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Diary of a Worm by Doreen Cronin

Diary of a Worm

by Doreen Cronin

Other authors: See the other authors section.

Series: Diary of a... (1)

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2,649922,272 (4.17)13

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Showing 1-5 of 92 (next | show all)
I think this book is hilarious
  Yvonne_Chesak | Jul 30, 2015 |
Summary: This book is literally the diary of a worm. He talks about his daily situations he faces being a worm. From being in school to hanging out with his family and friends the spider and the other worms. The worm's day to day life is not that much different from humans. He just faces obstacles such as trying to avoid getting stepped on, becoming fish bait, or eating his own homework.

Personal Reaction: I loved this book as a kid. It gives children a different point of view, although it is fiction. It makes children what it would be like to be a worm or be that small. The pictures even help the children see the world from the worm's perspective.

Extension Ideas:
1. You could have the kids draw a picture to tell what they would do as a worm.
2. You could have the kids write a diary entry as their own kind of animal.
  Alicia917934 | Jul 8, 2015 |
Truly funny book of a young earthworm's diary!
One of those rare picture books that will also entertain adullts!
  aartik | Jul 3, 2015 |
Cronin writes a book on worms with some fiction and facts. It is an adorable picture book. Harry Bliss does a great job illustrating the life of the worm. He expresses beautiful size relationship throughout the book.
  ayala.yannet | Jun 7, 2015 |
This serves as an excellent example of why one should record their thoughts and emotions. It can be a great tool at the beginning of Writer's Workshop to help encourage students to write about anything they feel or think. It's funny illustrations about the life cycle of worms is also a great way to teach students about biology lesson on worms. ( )
  Kdd026 | Apr 29, 2015 |
Showing 1-5 of 92 (next | show all)
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» Add other authors (2 possible)

Author nameRoleType of authorWork?Status
Doreen Croninprimary authorall editionsconfirmed
Bliss, HarryIllustratorsecondary authorsome editionsconfirmed
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Series (with order)
Canonical title
Original title
Alternative titles
Original publication date
Important places
Important events
Related movies
Awards and honors
For “the boys” – Ken, Sean, Ryan, Patrick, and Timothy – D.C. /
For Rozzie and Cheetah – H.B.
First words
March 20 / Mom says there are three things I should always remember: 1. The earth gives us everything we need. 2. When we dig tunnels, we help take care of the earth. 3. Never bother Daddy when he’s eating the newspaper.
Last words
(Click to show. Warning: May contain spoilers.)
Disambiguation notice
Publisher's editors
Publisher series
Original language

References to this work on external resources.

Wikipedia in English


Book description
This book provides a nice balance with touches of science here and there; the worm protagonist (clearly in elementary school) mentions a couple of times that he and his family enrich the soil with their castings and that the worms and the Earth depend on each other. Funny for younger elementary-age kids, who will appreciate the physical humor and big-sister jokes. Diary format makes this work impractical for a readaloud -- but the scrapbook-photo-style illustrations on the final pages are a very nice touch.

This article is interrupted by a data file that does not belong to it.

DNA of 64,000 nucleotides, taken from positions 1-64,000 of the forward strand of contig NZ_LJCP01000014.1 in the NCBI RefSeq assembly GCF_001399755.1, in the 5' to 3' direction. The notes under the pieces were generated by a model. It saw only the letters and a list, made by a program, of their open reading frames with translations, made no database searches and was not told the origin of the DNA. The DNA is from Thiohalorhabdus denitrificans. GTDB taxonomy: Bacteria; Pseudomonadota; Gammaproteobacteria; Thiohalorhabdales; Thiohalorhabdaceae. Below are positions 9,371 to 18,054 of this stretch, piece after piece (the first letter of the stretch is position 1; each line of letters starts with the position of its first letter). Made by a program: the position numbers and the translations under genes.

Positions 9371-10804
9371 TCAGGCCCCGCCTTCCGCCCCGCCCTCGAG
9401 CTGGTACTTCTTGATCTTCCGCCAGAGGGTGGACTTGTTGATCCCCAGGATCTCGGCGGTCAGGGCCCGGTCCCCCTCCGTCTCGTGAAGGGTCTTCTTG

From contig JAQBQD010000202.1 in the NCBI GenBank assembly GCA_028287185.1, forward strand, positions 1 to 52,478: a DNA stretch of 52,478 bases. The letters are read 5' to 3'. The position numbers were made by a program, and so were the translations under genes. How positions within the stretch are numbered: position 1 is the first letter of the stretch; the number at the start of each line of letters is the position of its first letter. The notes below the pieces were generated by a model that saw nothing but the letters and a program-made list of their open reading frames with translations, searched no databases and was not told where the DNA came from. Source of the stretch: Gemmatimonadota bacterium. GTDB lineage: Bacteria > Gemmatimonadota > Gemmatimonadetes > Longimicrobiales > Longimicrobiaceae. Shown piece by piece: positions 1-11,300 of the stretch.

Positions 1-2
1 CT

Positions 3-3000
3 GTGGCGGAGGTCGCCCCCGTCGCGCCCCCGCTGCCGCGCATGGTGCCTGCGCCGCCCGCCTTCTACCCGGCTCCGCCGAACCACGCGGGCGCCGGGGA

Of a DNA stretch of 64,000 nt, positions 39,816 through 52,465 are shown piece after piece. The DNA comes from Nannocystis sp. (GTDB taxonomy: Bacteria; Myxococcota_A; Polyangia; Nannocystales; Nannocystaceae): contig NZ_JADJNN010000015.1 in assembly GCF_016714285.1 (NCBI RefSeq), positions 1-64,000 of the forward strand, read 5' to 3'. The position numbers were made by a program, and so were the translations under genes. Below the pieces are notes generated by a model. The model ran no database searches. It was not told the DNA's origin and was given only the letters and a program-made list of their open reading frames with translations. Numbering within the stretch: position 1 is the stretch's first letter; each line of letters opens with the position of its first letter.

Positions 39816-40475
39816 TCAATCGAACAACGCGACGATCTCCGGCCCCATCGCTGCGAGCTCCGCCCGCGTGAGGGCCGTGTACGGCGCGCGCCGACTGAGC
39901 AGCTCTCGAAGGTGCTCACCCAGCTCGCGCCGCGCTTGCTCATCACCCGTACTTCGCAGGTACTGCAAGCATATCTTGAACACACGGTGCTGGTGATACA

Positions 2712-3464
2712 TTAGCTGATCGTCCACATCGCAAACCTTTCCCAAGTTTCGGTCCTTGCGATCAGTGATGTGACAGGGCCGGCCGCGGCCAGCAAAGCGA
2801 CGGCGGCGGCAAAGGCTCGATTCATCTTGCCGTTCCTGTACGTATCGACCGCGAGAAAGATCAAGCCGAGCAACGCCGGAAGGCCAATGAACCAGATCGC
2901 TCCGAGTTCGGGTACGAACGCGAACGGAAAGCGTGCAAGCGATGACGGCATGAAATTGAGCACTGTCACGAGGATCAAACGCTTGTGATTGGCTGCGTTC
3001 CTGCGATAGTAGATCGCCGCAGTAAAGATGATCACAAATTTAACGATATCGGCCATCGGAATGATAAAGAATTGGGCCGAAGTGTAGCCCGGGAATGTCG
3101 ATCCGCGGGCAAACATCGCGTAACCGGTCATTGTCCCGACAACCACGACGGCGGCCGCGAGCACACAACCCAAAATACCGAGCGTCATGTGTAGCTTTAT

AR 2.8, Pts 0.5
Haiku summary

Amazon.com Amazon.com Review (ISBN 006000150X, Hardcover)

Doreen Cronin (Click, Clack Moo: Cows That Type) and cartoonist Harry Bliss (illustrator of A Fine, Fine School) shed a whole new light on a creature that spends most of its time underground: the earthworm. Written in diary form, this truly hilarious picture book tracks the ins and outs of a worm's life from the perspective of the worm family's young son. Take June 15's entry: "My older sister thinks she's so pretty. I told her that no matter how much time she spends looking in the mirror, her face will always look just like her rear end. Spider thought that was really funny. Mom did not." Except for the fact that he can't chew gum or have a dog, the boy likes being a worm. He never has to go to the dentist ("No cavities--no teeth, either"), he never gets in trouble for tracking mud through the house, and he never has to take a bath. As long as he can remember Mom's rule "Never bother Daddy when he's eating the newspaper," all is well. Bliss's endearing cartoonish illustrations of anthropomorphized worms are clever visual punchlines for Cronin's delightfully deadpan humor. For example, "June 5: Today we made macaroni necklaces in art class" sounds normal enough until you see the worms wearing one piece of macaroni around their necks, taking up a good part of each worm's body. Children and adults alike will adore this worm's eye perspective on the world. (Ages 6 and older) --Karin Snelson

(retrieved from Amazon Thu, 12 Mar 2015 18:25:09 -0400)

(see all 7 descriptions)

A young worm discovers, day by day, that there are some very good and some not so good things about being a worm in this great big world.

» see all 2 descriptions

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